A start up company spun out from the Massachusetts Institute of Technology (MIT) has received an award from a research trust for development of an innovative sensor device that can help determine treatment options for those with Rett syndrome — a rare genetic disorder that can cause seizures, sleep problems, breathing difficulties and cognitive issues.
On Tuesday, the Rett Syndrome Research Trust (RSRT) announced it would be giving the start up Emerald Innovations a US$1.1 million award to help fund the ongoing development of its contactless sensor device capable of analyzing sleep disruptions and irregular breathing in patients with the disorder.
The RSRT was founded in 2008 and has awarded US$66 million to researching the disorder during its existence. Ninety four per cent of donations the organization receives go directly toward its research program and twelve of its board members have someone in their family with Rett syndrome.
“The Emerald provides direct, objective measures of symptoms captured continuously over days, weeks, months, or longer, generating significantly richer data in shorter timeframes than can be obtained in traditional in-clinic studies,” said Jana von Hehn, Chief Scientific Officer of the RSRT.
The trust’s decision to fund Emerald follows positive pilot results from the company during a four-week period showing that its artificial intelligence (AI) technology was capable of accurately assessing Rett syndrome symptoms in a patients home without the need for any variety of wearable device.
Read more: Hapbee and Oura partner to offer optimized sleep data
Read more: Vivos Therapeutics gets FDA clearance for novel sleep apnea treatment device
The RSRT says Emerald’s device enables people with Rett syndrome and their families to carry on with their day-to-day lives while collecting detailed analyses of symptoms linked to the disorder and generating comprehensive datasets
Emerald has made it clear that its device respects users privacy and does not record audio or video. The technology works by measuring low power radio waves in its vicinity.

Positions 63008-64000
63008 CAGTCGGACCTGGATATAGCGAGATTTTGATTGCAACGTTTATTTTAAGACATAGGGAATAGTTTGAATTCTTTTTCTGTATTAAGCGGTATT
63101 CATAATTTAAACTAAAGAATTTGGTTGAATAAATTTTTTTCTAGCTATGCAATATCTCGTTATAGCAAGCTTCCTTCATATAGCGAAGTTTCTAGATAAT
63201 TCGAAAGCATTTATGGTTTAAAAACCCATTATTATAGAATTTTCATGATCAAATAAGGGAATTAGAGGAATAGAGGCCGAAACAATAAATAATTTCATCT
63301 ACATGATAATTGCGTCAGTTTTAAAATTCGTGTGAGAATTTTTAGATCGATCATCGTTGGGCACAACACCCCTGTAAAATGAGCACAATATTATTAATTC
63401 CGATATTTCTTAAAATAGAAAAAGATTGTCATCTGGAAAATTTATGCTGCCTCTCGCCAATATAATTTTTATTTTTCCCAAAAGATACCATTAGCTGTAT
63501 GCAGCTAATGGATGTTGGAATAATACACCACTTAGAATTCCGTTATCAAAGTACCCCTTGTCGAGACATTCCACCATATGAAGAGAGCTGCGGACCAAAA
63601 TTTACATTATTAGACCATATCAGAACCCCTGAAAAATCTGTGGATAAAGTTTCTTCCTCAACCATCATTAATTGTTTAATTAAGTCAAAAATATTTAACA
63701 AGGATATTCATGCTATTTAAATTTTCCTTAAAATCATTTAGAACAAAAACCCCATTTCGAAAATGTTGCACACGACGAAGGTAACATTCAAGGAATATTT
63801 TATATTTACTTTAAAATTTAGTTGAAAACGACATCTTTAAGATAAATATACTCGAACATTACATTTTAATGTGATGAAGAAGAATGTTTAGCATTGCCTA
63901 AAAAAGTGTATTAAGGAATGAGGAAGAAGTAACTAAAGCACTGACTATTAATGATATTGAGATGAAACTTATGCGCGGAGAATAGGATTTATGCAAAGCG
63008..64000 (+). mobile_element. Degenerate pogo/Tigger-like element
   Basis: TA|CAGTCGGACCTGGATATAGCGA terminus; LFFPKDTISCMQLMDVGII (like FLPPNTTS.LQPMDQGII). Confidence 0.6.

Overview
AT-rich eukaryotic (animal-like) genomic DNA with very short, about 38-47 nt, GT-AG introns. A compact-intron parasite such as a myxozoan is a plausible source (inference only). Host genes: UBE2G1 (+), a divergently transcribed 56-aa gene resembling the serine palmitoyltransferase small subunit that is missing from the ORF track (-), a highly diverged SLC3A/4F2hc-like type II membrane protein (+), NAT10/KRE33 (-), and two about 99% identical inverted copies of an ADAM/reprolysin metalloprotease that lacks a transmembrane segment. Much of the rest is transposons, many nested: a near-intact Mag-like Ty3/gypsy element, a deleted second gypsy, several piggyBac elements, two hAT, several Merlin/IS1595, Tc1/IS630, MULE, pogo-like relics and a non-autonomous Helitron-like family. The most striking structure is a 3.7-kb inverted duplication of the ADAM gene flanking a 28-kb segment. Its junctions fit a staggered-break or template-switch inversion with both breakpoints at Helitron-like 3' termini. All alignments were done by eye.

“The breathing and sleep patterns we observed in Rett individuals are quite disrupted, and we are confident that Emerald’s ability to systematically and objectively assess symptoms unobtrusively at home will improve the lives of patients and their families,”said Dina Katabi, President of Emerald Innovations and study lead.
Emerald’s president describes the device as the world’s first Wi-Fi like box that analyzes nearby radio signals through neural networks and measures sleep stages, breathing patterns, sleep apnea and heart rate in a contactless manner.
She recently helped publish articles in Nature Medicine and Science Translational Medicine discussing the efficacy of the company’s technology for diagnosing and assessing Parkinson’s disease as well.
The RSRT says Emerald’s sensor tech is also being used in drug development for Alzheimer’s disease.
Read more: Movano Health unveils wearable smart ring for women
Read more: National Sleep Foundation awards Novalogy and Sunrise with 2022 Sleep Tech Award
Rett syndrome can not be cured, only managed
According to the National Institute of Neurological Disorders and Stroke, Rett syndrome cannot be cured and symptom management is the only appropriate course of action for those with the disorder.
“There is no cure for Rett syndrome. Treatment for the disorder is symptomatic—focusing on the management of symptoms—and supportive, requiring a multidisciplinary approach. Medication may be needed for breathing irregularities and motor difficulties, and anticonvulsant drugs may be used to control seizures,” says the institute.
Select companies have also been developing different medicines for the treatment of Rett syndrome.
Neurogene Inc., a company in New York focused on developing medicines for rare neurological diseases, received clearance for an investigational new drug (IND) application from the United States Food and Drug Administration (FDA) at the end of January.
The company’s new drug for the treatment of Rett syndrome designated as NGN-401 showed positive results in extensive animal studies and will now be administered in humans via a Intracerebroventricular (ICV) method.
“Intracerebroventricular injections are made into the cerebral ventricle of the brain,” says an entry in the Encyclopedia of Pain.
“The efficacy profile for NGN-401 was robust, demonstrating a significant survival benefit with concomitant improvements in Rett syndrome-like phenotypes compared to untreated control animals,” said the company in January referring to its previously completed animal testing.